But pray answer me, what is to become of our debit for the old contl. money? Shall we not be obliged to compensate the Indiana company for our legislative violence?6 Does not the exception as to a religious test imply, that the congress by the general words had power over religion? I expect a coalition between the high and low fœderalists. Nothing less can save the fœderal govt.

RC (DLC). Unsigned. Docketed by JM.

1The letter from Patrick Henry to Randolph has not been found.

2A physician and first mayor of the city of Richmond, William Foushee (1749–1824) later served in the House of Delegates and on the Council of State (Blanton, Medicine in Virginia in the Eighteenth Century, pp. 327–28).

3Randolph was easily elected with 373 votes, but the contest for the second seat was close. John Marshall was chosen, receiving 198 votes to Foushee’s 187 (Va. Independent Chronicle description begins Virginia Independent Chronicle (Richmond: Augustine Davis, 1786–90). Beginning on 13 May 1789 entitled, Virginia Independent Chronicle, and General Advertiser. description ends , 5 Mar. 1788).

4Versus, i.e., against.

5See Jones to JM, 17 Feb. 1788 and n. 3.

6In 1768 the Indiana Company had purchased a large tract of land in present-day West Virginia from the Iroquois confederacy, and the deed was subsequently confirmed by the Treaty of Fort Stanwix in the same year. Virginia disputed the grant to the Indiana Company because this territory fell within the boundaries of the colony as defined in the charter of 1609 and reaffirmed in the state constitution of 1776. In 1779 the Virginia Assembly declared that the Indiana Company deed was “utterly void” and passed an act invalidating all unauthorized purchases from Indians of lands within the state’s boundaries (PJM description begins William T. Hutchinson et al., eds., The Papers of James Madison (10 vols. to date; Chicago, 1962——). description ends , II, 178 nn. 1, 2; Lewis, Indiana Company, pp. 199–222). The company then turned to Congress to seek confirmation of its title, but was again unsuccessful (ibid., pp. 225–65). Randolph was well acquainted with this matter, having advocated the company’s claim before the Virginia House of Delegates in 1779 (Randolph to Governor of Virginia [Henry Lee], 24 June 1793, CVSP description begins William P. Palmer et al., eds., Calendar of Virginia State Papers and Other Manuscripts (11 vols.; Richmond, 1875–93). description ends , VI, 411). Concern over a revival of the Indiana claim was also expressed by George Mason in his speech of 19 June 1788 to the Virginia ratifying convention (Rutland, Papers of George Mason, III, 1108–9). Such concern was well founded, for representatives of the company soon began a new series of attempts to gain compensation, first through the state legislature and then through the federal Supreme Court. Despite several favorable rulings from the Supreme Court, however, the company failed to recover its losses. The final blow came in 1798 with the passage of the eleventh amendment, which stripped the Supreme Court of jurisdiction in cases “commenced or prosecuted against one of the United States by Citizens of another State, or by Citizens or Subjects of any Foreign State” (Lewis, Indiana Company, pp. 275–93).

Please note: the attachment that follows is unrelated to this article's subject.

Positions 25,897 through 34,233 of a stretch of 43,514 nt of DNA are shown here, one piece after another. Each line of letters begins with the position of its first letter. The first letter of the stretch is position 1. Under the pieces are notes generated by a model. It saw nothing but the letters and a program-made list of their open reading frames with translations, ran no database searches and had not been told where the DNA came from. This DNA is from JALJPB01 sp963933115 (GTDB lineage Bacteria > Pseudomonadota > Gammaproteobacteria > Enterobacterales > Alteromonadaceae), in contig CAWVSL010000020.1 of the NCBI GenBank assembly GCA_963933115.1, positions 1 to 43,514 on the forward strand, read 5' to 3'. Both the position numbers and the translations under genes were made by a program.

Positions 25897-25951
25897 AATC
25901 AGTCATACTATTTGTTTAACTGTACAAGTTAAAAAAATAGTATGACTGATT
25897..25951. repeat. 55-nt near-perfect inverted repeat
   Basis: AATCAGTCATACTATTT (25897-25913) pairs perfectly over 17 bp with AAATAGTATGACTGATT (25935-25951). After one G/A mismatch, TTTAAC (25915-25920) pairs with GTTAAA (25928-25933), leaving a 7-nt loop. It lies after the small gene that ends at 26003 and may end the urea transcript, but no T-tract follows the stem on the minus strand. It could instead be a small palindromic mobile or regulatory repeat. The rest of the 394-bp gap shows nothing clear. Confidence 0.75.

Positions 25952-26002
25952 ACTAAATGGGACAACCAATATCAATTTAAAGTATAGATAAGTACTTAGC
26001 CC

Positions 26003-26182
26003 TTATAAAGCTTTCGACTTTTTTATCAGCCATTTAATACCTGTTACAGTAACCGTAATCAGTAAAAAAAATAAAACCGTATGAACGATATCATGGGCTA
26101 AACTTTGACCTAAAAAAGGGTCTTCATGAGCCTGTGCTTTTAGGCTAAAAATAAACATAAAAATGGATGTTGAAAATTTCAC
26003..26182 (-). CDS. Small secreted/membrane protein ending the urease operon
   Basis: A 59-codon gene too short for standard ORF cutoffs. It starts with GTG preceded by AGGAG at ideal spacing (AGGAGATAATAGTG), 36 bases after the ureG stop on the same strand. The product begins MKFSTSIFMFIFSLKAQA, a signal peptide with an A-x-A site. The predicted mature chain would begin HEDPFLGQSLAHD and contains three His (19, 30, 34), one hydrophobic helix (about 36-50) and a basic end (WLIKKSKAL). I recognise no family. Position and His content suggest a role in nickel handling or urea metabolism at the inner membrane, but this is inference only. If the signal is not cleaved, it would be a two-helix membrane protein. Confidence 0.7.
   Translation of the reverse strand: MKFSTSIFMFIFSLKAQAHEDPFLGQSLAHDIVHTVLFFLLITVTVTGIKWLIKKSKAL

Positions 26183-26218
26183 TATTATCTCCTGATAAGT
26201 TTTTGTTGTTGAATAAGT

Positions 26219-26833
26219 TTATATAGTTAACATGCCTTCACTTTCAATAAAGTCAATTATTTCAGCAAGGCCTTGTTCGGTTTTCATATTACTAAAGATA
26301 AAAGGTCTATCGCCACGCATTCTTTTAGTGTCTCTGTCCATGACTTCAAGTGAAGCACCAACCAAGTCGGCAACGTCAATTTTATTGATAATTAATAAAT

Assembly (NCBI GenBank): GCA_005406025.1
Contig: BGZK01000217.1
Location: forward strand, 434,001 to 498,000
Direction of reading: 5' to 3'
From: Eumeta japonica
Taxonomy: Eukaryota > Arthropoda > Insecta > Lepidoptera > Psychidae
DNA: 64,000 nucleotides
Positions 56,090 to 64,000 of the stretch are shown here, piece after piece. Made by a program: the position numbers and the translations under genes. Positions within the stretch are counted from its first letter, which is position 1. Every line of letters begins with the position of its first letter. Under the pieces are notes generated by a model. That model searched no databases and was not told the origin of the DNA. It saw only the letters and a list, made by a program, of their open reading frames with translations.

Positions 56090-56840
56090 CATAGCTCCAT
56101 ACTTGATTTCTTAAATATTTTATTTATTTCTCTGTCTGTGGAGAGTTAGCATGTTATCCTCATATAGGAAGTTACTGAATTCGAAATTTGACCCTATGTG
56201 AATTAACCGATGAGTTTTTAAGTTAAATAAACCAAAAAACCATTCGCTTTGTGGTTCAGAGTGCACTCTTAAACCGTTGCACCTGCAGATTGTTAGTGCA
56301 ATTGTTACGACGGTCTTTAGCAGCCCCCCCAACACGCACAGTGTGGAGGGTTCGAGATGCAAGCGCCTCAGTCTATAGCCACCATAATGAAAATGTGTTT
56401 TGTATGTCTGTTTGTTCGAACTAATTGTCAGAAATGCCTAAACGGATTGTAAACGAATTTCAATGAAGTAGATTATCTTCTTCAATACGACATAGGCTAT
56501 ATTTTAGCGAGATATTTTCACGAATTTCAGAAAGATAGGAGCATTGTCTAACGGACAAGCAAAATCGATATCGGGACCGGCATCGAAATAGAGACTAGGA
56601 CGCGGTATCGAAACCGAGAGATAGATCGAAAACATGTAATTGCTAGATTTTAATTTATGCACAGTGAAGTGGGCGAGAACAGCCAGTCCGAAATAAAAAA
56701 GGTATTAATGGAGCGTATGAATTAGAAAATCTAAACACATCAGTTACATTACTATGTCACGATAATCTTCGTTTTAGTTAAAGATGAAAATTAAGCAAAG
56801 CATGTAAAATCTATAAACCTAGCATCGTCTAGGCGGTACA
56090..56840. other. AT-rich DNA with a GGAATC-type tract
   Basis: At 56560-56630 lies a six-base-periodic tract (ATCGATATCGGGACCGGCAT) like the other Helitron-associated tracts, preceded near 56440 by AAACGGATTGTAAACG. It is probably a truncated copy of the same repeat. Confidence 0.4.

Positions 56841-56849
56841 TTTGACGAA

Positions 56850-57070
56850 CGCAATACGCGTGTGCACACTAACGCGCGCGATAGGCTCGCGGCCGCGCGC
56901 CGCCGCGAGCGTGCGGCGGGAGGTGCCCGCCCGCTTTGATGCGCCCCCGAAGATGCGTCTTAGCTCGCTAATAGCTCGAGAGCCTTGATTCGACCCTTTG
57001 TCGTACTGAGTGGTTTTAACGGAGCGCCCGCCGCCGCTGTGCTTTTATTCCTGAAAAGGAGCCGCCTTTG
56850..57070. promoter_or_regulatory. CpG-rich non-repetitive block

Index Entries